Back in December, Google started pushing out a new Nexus Android 5.0.1 Lollipop update, a small release aimed at fixing some of the Android 5.0 Lollipop problems. It started with the Google Nexus 5 and 7, and eventually arrived for the flagship Nexus 6. Today, we take a look at how its performing. Below are a few thoughts and our Nexus 6 Android 5.0.1 Lollipop review.
During the summer months Google revealed the next version of Android would be the Android L release, which eventually arrived back in November as Android 5.0 Lollipop, after being announced in October. Along with it was a new Nexus 6, Nexus 9 tablet, and even a Nexus player. The release had some issues, and they quickly pushed Android 5.0.1 out to fix a slew of them.
Read: Nexus 6 Review
In our review above we went over the brand new Nexus 6 in detail. From hardware to software, but didn’t mention too many of the initial bugs with Android 5.0 Lollipop. However, there was freezing, app crashes, and some instability, among other things, and Google’s curbed many of those problems with the latest update. Read on for more details and our thoughts.
After spending a around a week with the Nexus 6 Android 5.0.1 Lollipop update, which I had to manually flash as I never received the over the air update, I want to offer some feedback on the new update. Below should share some details for those with the update that may be experiencing similar results or problems, or help those wondering if they should update if it’s worth it or not.
Finally, is the Android 5.0.1 Lollipop update worth installing? I’ll explain my experience and how everything is running after the update, what issues I’m still having if any, and would love to hear others feedback as well.
Nexus 6 Android 5.0.1 Lollipop Review
For a about a week now, I’ve spent plenty of time with the official Nexus 6 Android 5.0.1 Lollipop update, which is the factory imag directly from Google. And while everyone’s experience will be different, this is how it has been for me thus far. Not everyone will have the same apps, problems, usage scenarios and more, so take this all as you’d like.
The software is exactly the same as the stock Android 5.0 Lollipop update that shipped with the Nexus 6 back in November when it started arriving to eager buyers. There’s nothing visually different, as everything was done behind the scenes and under the hood. This means that you won’t have to learn anything new, and will still be enjoying the same software you’ve been using since you bought the phone.
Here’s where the problem with Android 5.0 comes in, apps. With the Nexus 6 and many other Nexus devices users have been reporting poor battery life (like the Nexus 5) and even app crashes on the Nexus 7. The Nexus 7 was so unstable that many couldn’t even use it, sadly, but it’s all fine now that Android 5.0.2 has arrived.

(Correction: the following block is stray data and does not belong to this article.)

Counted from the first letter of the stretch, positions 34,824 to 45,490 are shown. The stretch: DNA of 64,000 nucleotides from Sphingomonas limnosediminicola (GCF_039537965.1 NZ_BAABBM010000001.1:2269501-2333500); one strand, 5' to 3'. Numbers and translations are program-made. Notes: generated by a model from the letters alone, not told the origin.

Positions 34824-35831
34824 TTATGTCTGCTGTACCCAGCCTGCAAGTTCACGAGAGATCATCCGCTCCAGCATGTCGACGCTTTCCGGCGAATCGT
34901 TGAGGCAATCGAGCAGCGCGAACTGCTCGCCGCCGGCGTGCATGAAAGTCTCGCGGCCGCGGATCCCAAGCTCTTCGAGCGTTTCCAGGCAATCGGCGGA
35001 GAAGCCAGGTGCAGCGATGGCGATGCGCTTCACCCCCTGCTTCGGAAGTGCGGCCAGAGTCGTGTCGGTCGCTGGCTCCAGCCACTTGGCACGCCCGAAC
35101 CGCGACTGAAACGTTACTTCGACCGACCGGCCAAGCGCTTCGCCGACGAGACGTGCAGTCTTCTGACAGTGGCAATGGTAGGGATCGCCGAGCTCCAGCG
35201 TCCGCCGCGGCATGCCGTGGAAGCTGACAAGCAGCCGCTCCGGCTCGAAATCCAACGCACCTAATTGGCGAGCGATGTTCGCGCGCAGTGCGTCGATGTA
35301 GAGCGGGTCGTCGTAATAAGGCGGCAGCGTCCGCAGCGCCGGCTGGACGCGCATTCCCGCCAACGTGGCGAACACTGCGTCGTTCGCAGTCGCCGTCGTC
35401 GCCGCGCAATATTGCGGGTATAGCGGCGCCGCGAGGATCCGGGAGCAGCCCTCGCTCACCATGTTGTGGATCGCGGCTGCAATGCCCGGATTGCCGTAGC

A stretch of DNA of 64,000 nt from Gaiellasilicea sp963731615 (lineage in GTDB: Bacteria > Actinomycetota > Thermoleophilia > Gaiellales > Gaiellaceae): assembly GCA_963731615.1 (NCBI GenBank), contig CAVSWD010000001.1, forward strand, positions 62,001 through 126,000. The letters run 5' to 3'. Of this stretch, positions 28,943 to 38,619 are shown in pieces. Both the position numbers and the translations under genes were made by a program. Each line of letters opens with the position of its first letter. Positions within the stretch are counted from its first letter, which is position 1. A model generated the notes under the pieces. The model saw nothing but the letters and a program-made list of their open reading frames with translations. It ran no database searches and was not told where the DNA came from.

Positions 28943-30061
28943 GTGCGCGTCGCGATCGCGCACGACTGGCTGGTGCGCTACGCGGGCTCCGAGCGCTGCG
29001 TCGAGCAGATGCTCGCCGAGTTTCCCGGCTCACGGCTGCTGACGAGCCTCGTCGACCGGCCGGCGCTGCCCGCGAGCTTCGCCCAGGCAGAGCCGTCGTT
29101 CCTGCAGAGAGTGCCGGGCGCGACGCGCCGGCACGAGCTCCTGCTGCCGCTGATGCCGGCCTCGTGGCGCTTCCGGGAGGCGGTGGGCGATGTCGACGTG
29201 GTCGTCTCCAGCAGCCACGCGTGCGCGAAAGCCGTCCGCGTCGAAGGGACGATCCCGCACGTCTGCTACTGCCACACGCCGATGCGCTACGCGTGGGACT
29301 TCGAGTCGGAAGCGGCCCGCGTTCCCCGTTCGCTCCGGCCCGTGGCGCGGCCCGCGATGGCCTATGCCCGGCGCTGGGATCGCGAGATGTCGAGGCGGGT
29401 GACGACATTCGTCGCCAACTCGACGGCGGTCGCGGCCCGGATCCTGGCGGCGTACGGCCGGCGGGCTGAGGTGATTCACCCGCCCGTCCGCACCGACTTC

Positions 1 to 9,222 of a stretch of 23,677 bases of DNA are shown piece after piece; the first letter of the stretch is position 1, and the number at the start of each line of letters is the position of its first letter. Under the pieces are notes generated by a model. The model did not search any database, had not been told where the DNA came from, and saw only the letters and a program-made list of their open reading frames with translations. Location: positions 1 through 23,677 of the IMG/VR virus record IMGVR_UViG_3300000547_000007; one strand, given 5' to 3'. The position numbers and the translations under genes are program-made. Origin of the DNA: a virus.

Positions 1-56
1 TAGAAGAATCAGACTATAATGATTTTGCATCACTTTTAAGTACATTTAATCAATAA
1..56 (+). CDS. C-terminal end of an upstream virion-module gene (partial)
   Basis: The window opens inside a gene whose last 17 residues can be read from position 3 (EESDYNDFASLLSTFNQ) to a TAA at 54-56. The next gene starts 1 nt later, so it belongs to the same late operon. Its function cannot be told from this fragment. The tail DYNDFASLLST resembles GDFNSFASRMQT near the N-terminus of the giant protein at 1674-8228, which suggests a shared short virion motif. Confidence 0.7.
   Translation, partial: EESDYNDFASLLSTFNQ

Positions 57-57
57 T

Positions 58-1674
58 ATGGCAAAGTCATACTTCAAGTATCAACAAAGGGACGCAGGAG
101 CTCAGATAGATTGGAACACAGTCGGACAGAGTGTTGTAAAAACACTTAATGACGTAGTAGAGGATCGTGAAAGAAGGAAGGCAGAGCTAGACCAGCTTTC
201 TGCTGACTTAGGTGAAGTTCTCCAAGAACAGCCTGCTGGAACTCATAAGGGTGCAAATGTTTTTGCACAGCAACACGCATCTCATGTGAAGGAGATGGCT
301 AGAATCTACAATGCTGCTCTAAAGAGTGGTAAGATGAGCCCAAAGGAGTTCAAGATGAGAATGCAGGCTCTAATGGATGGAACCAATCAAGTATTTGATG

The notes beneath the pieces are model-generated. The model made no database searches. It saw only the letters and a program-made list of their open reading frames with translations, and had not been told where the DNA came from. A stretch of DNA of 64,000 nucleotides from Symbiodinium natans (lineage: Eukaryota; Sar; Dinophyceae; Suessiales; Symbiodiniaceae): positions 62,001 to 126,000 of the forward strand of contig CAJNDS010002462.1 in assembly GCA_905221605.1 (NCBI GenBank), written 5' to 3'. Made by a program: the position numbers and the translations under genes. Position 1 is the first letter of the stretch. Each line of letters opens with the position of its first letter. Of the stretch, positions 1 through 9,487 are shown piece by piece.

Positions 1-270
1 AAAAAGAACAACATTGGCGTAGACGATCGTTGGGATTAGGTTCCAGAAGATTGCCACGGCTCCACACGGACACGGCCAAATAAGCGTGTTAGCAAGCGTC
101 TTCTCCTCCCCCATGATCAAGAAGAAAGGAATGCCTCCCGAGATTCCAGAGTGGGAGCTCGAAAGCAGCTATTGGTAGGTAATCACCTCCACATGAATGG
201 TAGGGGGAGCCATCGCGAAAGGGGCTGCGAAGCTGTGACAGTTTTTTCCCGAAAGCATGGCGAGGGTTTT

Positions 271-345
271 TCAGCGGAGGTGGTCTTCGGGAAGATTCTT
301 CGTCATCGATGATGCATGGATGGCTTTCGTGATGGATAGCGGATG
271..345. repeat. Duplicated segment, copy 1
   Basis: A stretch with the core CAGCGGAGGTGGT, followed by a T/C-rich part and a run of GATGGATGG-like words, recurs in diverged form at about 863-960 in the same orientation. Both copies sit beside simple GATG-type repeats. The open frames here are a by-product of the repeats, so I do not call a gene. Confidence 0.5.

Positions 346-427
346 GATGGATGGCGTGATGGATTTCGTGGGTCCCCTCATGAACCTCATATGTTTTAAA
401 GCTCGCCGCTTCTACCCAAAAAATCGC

The Nexus 6 though, seemed to run fine most of the time. I had quite a few apps incompatible with Android 5.0 Lollipop, and the ones that worked occasionally had crashes or freezes. This wasn’t often, mind you, but enough to be bothersome. Apps wouldn’t go fullscreen, the on-screen keys were getting stuck, and I had device reboots about once a week.
Since updating to Android 5.0.1 Lollipop on my Nexus 6 I haven’t had a single device reboot in a week, and only one app misbehaved for a moment, and that was Textra SMS after I restored about 1,500 text messages. Which means the update, so far, has been extremely stable.
The weird freezing or glitches haven’t occurred, and stability on the OS itself and while using apps is much improved. Oddly enough though, Google Chrome does seem to have an issue here and there, and some of the tabs (which are separated in the recent apps menu) will crash when I try to reopen them. This may not be widespread, but worth mentioning.
Some apps still don’t work with Android 5.0 Lollipop, like CreditKarma and some other popular apps, but hopefully updates arrive soon with official support. At the end of the day I have nearly all the apps I want, performance is smooth, and the app freezing from Android 5.0 are mostly gone. There are reports of a memory leak problem that was fixed by Google, and should be here with an Android 5.0.2 update, but we’ll have to wait and see.
Android 5.0.1 Lollipop Battery Life
I said it in my review, and I’ll say it again: The Nexus 6 has the best battery life of any Nexus smartphone I’ve owned, and I’ve had them all. With a large 5.96-inch display I was worried about battery life, but the 3,220 mAh battery and Turbo Charger keep it powered on all day. The Nexus 5 barely lasted 6-8 hours no matter what I did, but that isn’t the case with the Nexus 6.